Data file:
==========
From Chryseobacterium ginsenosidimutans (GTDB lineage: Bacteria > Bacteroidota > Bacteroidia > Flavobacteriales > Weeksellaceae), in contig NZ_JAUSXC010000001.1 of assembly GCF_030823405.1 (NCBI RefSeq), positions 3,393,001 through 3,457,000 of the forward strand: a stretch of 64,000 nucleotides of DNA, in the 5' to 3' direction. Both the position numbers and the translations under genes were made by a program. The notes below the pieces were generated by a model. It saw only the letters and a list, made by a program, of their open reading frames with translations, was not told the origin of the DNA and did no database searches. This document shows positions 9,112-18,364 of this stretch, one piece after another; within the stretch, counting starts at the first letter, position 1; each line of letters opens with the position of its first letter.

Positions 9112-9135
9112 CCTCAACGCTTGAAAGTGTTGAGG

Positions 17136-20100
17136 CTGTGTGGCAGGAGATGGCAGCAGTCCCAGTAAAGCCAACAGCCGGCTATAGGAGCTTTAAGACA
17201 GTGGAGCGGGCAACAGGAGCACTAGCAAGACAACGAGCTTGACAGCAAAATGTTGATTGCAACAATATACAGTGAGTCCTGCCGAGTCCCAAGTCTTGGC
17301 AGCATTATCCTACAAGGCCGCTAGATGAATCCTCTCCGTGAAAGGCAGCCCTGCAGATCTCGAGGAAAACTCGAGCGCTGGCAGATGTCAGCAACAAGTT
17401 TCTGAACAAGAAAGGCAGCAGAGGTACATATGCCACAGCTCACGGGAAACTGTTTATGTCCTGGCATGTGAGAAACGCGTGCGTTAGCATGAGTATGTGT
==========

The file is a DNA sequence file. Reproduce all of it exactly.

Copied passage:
From Chryseobacterium ginsenosidimutans (GTDB lineage: Bacteria > Bacteroidota > Bacteroidia > Flavobacteriales > Weeksellaceae), in contig NZ_JAUSXC010000001.1 of assembly GCF_030823405.1 (NCBI RefSeq), positions 3,393,001 through 3,457,000 of the forward strand: a stretch of 64,000 nucleotides of DNA, in the 5' to 3' direction. Both the position numbers and the translations under genes were made by a program. The notes below the pieces were generated by a model. It saw only the letters and a list, made by a program, of their open reading frames with translations, was not told the origin of the DNA and did no database searches. This document shows positions 9,112-18,364 of this stretch, one piece after another; within the stretch, counting starts at the first letter, position 1; each line of letters opens with the position of its first letter.

Positions 9112-9135
9112 CCTCAACGCTTGAAAGTGTTGAGG

Positions 17136-20100
17136 CTGTGTGGCAGGAGATGGCAGCAGTCCCAGTAAAGCCAACAGCCGGCTATAGGAGCTTTAAGACA
17201 GTGGAGCGGGCAACAGGAGCACTAGCAAGACAACGAGCTTGACAGCAAAATGTTGATTGCAACAATATACAGTGAGTCCTGCCGAGTCCCAAGTCTTGGC
17301 AGCATTATCCTACAAGGCCGCTAGATGAATCCTCTCCGTGAAAGGCAGCCCTGCAGATCTCGAGGAAAACTCGAGCGCTGGCAGATGTCAGCAACAAGTT
17401 TCTGAACAAGAAAGGCAGCAGAGGTACATATGCCACAGCTCACGGGAAACTGTTTATGTCCTGGCATGTGAGAAACGCGTGCGTTAGCATGAGTATGTGT